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Keywords:

  • food availability;
  • growth;
  • herring;
  • larval survival;
  • otolith;
  • temperature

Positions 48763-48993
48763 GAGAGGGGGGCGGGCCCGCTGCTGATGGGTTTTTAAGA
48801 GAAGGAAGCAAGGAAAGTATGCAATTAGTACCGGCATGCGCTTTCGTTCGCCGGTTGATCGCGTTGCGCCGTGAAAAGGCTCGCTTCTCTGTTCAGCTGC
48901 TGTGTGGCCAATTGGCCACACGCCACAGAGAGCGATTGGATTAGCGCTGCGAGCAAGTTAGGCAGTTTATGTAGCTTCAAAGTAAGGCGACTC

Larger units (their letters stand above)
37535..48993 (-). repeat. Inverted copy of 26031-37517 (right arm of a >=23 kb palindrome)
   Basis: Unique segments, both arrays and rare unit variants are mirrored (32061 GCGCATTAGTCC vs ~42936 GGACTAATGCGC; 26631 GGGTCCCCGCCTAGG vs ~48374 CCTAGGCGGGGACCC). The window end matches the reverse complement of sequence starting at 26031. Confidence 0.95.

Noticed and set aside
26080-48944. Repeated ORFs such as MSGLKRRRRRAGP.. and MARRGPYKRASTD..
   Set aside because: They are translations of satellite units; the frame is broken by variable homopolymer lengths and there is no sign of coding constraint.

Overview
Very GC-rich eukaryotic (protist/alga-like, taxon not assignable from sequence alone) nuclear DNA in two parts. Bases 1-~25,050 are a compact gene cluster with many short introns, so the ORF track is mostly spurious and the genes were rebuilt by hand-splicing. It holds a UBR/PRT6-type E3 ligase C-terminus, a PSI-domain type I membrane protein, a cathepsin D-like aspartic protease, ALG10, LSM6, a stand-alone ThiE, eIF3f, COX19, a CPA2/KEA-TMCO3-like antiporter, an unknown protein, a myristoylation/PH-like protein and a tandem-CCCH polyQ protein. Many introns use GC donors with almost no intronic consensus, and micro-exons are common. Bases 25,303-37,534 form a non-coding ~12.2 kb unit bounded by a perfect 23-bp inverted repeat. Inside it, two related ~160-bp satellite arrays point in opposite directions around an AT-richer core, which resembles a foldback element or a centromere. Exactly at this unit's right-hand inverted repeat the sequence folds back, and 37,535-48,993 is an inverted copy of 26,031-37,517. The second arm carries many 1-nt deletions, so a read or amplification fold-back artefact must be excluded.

Considerable interannual variation in the abundance of larval and juvenile Pacific herring Clupea pallasii was detected in Miyako Bay, on the Pacific coast of northern Japan; abundances were high in 2001 and 2003 and low in 2000 and 2002. Hatch dates and growth rates for larval and juvenile survivors were estimated through otolith analysis. Water temperature and food availability were monitored on the spawning and nursery grounds in the inner part of the bay. The number of spawning females caught in nets set around the spawning ground was recorded during each spawning season (January to May) in 2000–2003. No correlation was found between the number of spawning females and the abundance of larvae and juveniles on the spawning and nursery grounds. The hatch dates of surviving larvae and juveniles were concentrated at the end of the spawning season in 2001 and in the middle of the season in 2003. The larvae experienced relatively high prey concentrations during the first-feeding period in 2001 but low concentrations in 2003. Survival of larvae during the first-feeding period may be a function of prey concentration as well as water temperature. In 2003, low water temperature would reduce starvation mortality during the first-feeding period. In contrast, unfavourable feeding conditions with higher temperatures during the first-feeding period seemed to result in low larval survival in 2000 and 2002. The 2001 larvae grew faster than those in 2003 because of the late hatch dates and the higher ambient temperatures that resulted. Temperature might be a major factor controlling growth rates of C. pallasii larvae in Miyako Bay.